The SCR has only two states of operation i.e. it can be either fully ON or completely OFF hence SCR can as a switch. There is no “active” region of operation like a transistor. Therefore SCR as a switch is used in a huge variety of electronic circuits due to its great features.
As it cannot operate in the active region, it cannot be used as an amplifier.
The rate effect is applicable to the SCR as well. The forward breakover voltage of a p-n-p-n switch depends on the “rate” at which the applied voltage rises. shows the equivalent circuit of the p-n-p-n diode in its off state.
It is a series combination of three diodes. D1 and D3 represent the forward-biased junctions J1 and J3 whereas D2 represents the reverse-biased junction J2.
Capacitor C represents the transition of the reverse-biased junction.
When the applied voltage V rises rapidly, the capacitor voltage rises at the rate of dV/dt. Due to this a current C dV/dt passes through C and adds to the current through D1 and D3.
Therefore the breakdown of D2 will take place at a lower voltage. Thus due to the high rate of increase of applied voltage, the breakover voltage of the p-n-p-n diode will reduce.
That means with the gate terminal open, i.e. Ig = 0, the SCR can be turned on if the rate of rise of externally applied anode-to-cathode voltage is high enough.
This is called as the accidental turn-on of an SCR. It is an undesired characteristic and should be avoided. In order to avoid the accidental turn-on of an SCR, a circuit called “snubber” is connected across it as shown
RC snubber circuit:
The RC snubber circuit of as shown in the figure reduces the rate of rise of voltage across the SCR and avoids the accidental turn on.
An SCR is protected from damage due to a high rate of change of current by connecting an inductance in series with it as shown in. This inductance reduces the rate of increase of SCR current at the time of turn-on.
Methods to turn ON SCR switch:
A thyristor is turned on by increasing the anode current. This I can be achieved with one of the following ways,
- By raising the temperature (Thermal triggering).
- By focusing light (Optical triggering).
- Applying a high voltage (Forward voltage triggering).
- By applying a voltage at high dv/dt (dv/dt triggering).
- By increasing the gate current (Gate triggering).
Methods to turn OFF SCR:
The SCR can be turned on by gate current but once turned on, the gate loses control. Even if we reduce the gate current to zero, SCR continues to conduct. We can turn off a conducting SCR by:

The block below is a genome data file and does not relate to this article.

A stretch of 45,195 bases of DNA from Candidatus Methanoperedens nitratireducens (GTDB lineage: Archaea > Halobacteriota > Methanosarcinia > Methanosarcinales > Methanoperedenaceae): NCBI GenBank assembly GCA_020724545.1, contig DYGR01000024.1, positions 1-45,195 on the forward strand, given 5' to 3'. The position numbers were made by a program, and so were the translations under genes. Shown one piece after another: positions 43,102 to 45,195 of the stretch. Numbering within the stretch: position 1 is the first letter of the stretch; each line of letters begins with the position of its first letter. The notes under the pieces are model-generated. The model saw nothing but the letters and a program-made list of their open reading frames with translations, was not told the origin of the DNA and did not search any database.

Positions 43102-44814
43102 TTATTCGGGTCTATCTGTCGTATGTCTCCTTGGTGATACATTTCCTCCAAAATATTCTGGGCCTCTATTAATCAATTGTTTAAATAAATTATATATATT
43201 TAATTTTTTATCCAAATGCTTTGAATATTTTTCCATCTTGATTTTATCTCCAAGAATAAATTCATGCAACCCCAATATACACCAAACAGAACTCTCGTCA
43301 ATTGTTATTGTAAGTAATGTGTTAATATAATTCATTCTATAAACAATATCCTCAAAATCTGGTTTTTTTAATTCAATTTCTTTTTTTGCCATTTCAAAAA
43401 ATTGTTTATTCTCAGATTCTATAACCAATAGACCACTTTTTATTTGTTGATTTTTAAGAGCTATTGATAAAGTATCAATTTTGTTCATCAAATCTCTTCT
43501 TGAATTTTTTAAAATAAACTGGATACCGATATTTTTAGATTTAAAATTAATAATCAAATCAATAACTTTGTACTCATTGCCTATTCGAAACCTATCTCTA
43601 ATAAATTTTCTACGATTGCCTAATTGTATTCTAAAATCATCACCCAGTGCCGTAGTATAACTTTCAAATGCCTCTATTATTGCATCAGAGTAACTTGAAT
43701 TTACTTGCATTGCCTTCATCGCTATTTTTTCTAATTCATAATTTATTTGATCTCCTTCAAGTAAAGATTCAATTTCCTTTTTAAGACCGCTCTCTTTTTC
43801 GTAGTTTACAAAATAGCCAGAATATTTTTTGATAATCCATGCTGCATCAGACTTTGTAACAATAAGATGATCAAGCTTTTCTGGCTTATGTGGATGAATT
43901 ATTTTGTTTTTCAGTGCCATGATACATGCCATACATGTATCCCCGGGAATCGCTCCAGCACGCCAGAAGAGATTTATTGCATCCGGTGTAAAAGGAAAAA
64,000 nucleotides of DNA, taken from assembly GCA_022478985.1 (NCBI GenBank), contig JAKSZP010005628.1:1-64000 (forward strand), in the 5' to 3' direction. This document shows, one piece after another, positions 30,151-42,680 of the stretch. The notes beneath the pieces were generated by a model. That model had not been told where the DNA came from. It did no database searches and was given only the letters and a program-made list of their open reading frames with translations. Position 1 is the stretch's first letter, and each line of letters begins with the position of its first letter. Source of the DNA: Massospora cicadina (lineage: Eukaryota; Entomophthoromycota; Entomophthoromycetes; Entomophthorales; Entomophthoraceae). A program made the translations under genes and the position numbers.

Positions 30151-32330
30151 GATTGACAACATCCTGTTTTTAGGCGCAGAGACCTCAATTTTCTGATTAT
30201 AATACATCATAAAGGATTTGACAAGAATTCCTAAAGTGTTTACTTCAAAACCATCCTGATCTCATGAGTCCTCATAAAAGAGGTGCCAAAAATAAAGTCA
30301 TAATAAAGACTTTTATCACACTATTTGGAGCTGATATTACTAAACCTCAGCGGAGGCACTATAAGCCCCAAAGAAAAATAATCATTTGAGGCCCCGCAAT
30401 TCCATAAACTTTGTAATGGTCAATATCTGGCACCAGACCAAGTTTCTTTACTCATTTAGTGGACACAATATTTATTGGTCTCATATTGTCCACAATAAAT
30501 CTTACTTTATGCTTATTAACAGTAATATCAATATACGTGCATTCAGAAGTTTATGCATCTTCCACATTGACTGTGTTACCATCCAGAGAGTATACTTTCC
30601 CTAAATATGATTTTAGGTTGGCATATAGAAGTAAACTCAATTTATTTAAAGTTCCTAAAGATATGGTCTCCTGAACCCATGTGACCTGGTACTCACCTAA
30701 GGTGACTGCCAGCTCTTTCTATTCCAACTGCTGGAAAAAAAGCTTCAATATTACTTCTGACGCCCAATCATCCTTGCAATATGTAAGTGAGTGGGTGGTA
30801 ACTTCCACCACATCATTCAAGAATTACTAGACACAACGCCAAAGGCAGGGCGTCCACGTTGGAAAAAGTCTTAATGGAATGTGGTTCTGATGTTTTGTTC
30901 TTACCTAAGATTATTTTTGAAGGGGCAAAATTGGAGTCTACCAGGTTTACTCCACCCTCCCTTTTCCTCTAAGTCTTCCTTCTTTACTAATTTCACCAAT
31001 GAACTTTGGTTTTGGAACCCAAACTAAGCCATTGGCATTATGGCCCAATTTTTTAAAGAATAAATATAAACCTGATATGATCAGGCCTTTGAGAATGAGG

- Reducing its anode current below the holding current for a minimum specified time.
- Applying a reverse voltage across the SCR
Important Features of SCR as a switch :
- It is a latching type device.
- It can handle a very large power.
- SCR is a current-controlled device because the gate current controls SCR.
- It acts as an open or closed switch but it can not be used as an amplifier.
- The on-state voltage drop is very low.
- It can handle thousands of amperes of current.
Typical Ratings of SCR:
|1||On-state voltage Vt||1.5 to 2.5 Volts|
|2||Turn off time t||50 to 100 uS|
|3||The maximum rate of change of voltage dV/dt||1000 V/uS|
|4||The maximum rate of change of current di/dt||500 A/uS|
|5||Maximum switching frequency||400 Hz|
Drawbacks of SCR:
- It can conduct only in one direction. So it can control power only during one-half cycle of ac.
- It can turn on accidentally due to the high dv/dt of the source voltage.
- It is not easy to turn off the conducting SCR. We have to use special circuits called commutation circuits to turn off a conducting SCR.
- SCR can not be used at high frequencies. The maximum frequency of its operation is 400 Hz.
- Gate current can not be negative.
Advantages of SCR:
- It can handle large voltages, currents, and power.
- The voltage drop across conducting SCR is small. This will reduce the power dissipation in the SCR.
- Easy to turn on.
- Triggering circuits are simple.
- It can be protected with the help of a fuse.
- We can control the power delivered to the load.
Applications of SCR as a switch:
- Controlled rectifiers
- DC to DC converters or choppers.
- DC to AC converters or inverters.
- As a static switch.
- Battery chargers
- Speed control of DC and AC motors
- Lamp dimmers, Fan speed regulator
- AC voltage stabilizers